Home Book Reviews Auggie Wren’s Christmas Story review: Paul Auster’s festive tale

Auggie Wren’s Christmas Story review: Paul Auster’s festive tale

by John Maguire
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Auggie Wren's Christmas Story
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This Paul Auster’s Auggie Wren’s Christmas Story review considers an unconventional tale for the holiday season. A welcome relief from the yuletide overload! In a modern world brimming with commercialism to the point of annoyance, the retina is force-fed a blizzard of stock images, roasting meats, joviality and merriment from October (sometimes even mid-September) onwards. A load of festive footle some may say! Yet there can be an undercurrent of melancholia to the whole festive holiday, packaging itself neatly as perfect family unity and love for all. To put it plainly, anyone is bound to fail if measuring their world against the idealised lives bombarded and shoved in our faces through the electronic plasma 36-inch teat that flashes advert after advert in the corner of the cold dark living room.

Liverpool Pantomimes

The commercialist campaign appears to have spread to the theatres too. This year Liverpool is stuffed with Pantomimes like a gargantuan three bird roast. You may shout ‘he’s behind you’, but you wouldn’t really be able to tell, as there are so many Dames and token stock stereotypes fighting for ticket sales. The winter darkness is illuminated, bedazzled by a number of coloured lights with musical numbers blasting out from the stores and markets making the grey streets look like a perpetual MGM musical. It may detract from the double-dip recession and debts a-piling for the time being, that is until the hangover from hell in 2014. Perhaps it won’t be the hair of the dog that’s needed then but the whole hound. You can almost hear the licking of the lips of the companies like Wonga and the rest, ready to claim their succulent prize after the New Year fizz has indeed fizzled out.

Indie Theatre

Alas, there are thankfully alternative variations of festive celebration, take The Pogues romantic tune, Fairytale of New York, for example. And there are dynamic theatres like The Lantern Liverpool with Take a Hint’s ZAGMUTH and The Unity’s collaboration with Action Transport Theatre, THE PIED PIPER, to offer a creative antidote.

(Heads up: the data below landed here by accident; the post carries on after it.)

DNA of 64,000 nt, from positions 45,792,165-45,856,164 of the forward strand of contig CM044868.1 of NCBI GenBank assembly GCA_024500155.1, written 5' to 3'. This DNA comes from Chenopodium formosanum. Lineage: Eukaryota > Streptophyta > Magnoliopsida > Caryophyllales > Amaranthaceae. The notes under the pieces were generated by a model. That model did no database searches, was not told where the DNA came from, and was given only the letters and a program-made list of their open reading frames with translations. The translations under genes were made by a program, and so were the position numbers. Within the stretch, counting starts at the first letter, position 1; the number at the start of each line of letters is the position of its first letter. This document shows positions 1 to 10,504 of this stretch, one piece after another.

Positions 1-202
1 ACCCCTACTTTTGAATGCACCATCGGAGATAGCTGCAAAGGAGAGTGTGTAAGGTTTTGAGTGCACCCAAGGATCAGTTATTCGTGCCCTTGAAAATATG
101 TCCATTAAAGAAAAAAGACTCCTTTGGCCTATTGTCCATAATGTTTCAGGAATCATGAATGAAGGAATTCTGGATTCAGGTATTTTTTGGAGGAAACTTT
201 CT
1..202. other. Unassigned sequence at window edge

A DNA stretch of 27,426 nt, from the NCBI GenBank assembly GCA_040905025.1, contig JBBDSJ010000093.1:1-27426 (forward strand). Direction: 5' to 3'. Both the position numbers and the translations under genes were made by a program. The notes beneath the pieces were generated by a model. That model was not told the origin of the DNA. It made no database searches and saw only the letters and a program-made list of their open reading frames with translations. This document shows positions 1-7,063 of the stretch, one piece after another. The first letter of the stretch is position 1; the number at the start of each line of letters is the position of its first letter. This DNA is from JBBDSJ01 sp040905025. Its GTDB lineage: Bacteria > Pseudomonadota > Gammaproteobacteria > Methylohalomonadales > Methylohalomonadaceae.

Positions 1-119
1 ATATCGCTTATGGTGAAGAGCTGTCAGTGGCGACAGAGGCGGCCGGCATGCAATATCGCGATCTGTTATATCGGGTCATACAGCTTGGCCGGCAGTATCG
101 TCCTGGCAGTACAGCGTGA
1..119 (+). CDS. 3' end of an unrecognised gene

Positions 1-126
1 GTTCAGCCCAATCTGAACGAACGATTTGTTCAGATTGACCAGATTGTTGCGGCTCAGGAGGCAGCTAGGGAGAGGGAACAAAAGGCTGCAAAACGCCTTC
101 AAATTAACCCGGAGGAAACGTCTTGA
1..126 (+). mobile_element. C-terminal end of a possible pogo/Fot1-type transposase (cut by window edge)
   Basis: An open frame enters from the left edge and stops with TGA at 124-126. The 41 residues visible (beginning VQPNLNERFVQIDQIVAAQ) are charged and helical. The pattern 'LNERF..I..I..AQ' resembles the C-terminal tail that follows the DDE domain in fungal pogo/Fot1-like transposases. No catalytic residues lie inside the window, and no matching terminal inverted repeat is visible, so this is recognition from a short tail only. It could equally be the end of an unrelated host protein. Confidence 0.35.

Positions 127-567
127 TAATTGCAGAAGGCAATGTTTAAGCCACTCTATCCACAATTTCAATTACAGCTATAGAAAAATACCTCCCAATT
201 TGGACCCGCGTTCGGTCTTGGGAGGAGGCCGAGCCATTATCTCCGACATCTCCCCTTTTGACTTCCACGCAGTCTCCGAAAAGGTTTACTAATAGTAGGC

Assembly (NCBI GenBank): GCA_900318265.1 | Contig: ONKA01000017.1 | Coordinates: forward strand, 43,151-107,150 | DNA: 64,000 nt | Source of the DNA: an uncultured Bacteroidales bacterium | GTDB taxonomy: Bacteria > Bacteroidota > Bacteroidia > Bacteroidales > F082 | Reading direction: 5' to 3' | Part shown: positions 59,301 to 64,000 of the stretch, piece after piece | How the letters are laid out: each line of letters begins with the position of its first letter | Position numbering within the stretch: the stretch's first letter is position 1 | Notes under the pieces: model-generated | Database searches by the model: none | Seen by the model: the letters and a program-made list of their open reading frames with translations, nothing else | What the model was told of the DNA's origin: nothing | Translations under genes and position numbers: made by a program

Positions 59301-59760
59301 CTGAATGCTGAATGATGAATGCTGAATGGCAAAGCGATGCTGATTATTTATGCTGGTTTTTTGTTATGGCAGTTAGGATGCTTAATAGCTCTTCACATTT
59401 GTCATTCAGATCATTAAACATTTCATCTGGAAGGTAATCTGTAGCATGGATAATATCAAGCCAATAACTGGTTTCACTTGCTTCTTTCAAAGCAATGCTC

An hour of time well spent over the holiday period would be to dip into Paul Auster’s utterly charming, opuscule fable, Auggie Wren’s Christmas Story.

Auggie Wren’s Christmas Story Review

Paul Auster was born in 1947 and studied at Columbia University, spending four years in France. A true Renaissance writer, he pens novels, poems, screenplays and translations. Auster was challenged to come up with a short story to be published in The New York Times on Xmas day. Thus, the Auggie Wren story was born, and it begins with the age-old artists’ dilemma, the writer’s block. How to write an unsentimental Christmas story? He confesses this challenge to his friend, the proprietor of a local cigar shop in Brooklyn, Auggie Wren, who boldly brags:

A Christmas story is that all? If you buy me lunch my friend, I’ll tell you the best Christmas story that you ever heard. And I guarantee every word of it is true.

Auggie Wren not only personifies the savvy New York spirit but that of all those type of characters with a passion for life. His cunning adaptability and survival instincts varnish his character with a verisimilitude that is emblematic of NYC, (and indeed Liverpool) he is a somewhat everyman figure.

As long as there’s one person to believe it, there’s no story that can’t be true.

And Auggie delivers an unsentimental but heartfelt tale, involving a lost wallet, a blind woman living in poverty and a Christmas dinner. It all gets turned upside down and nothing is what it seems. What’s stealing? What’s giving? What’s a lie? What’s the truth and how much of a story is real and how much is not? The tale features in the cult classic SMOKE with Harvey Keitel playing Auggie Wren.

Paul Auster’s phenomenal simple story echoes the sentiment uttered in that other great American writer DR SEUSS in How The Grinch Stole Christmas,

Maybe Christmas, the Grinch thought, doesn’t come from a store.

If you’ve enjoyed this Auggie Wren’s Christmas Story review, be sure to track down this little tale, which embodies the true spirit of what Christmas should be and the values that should not just be for one season but a state of mind.

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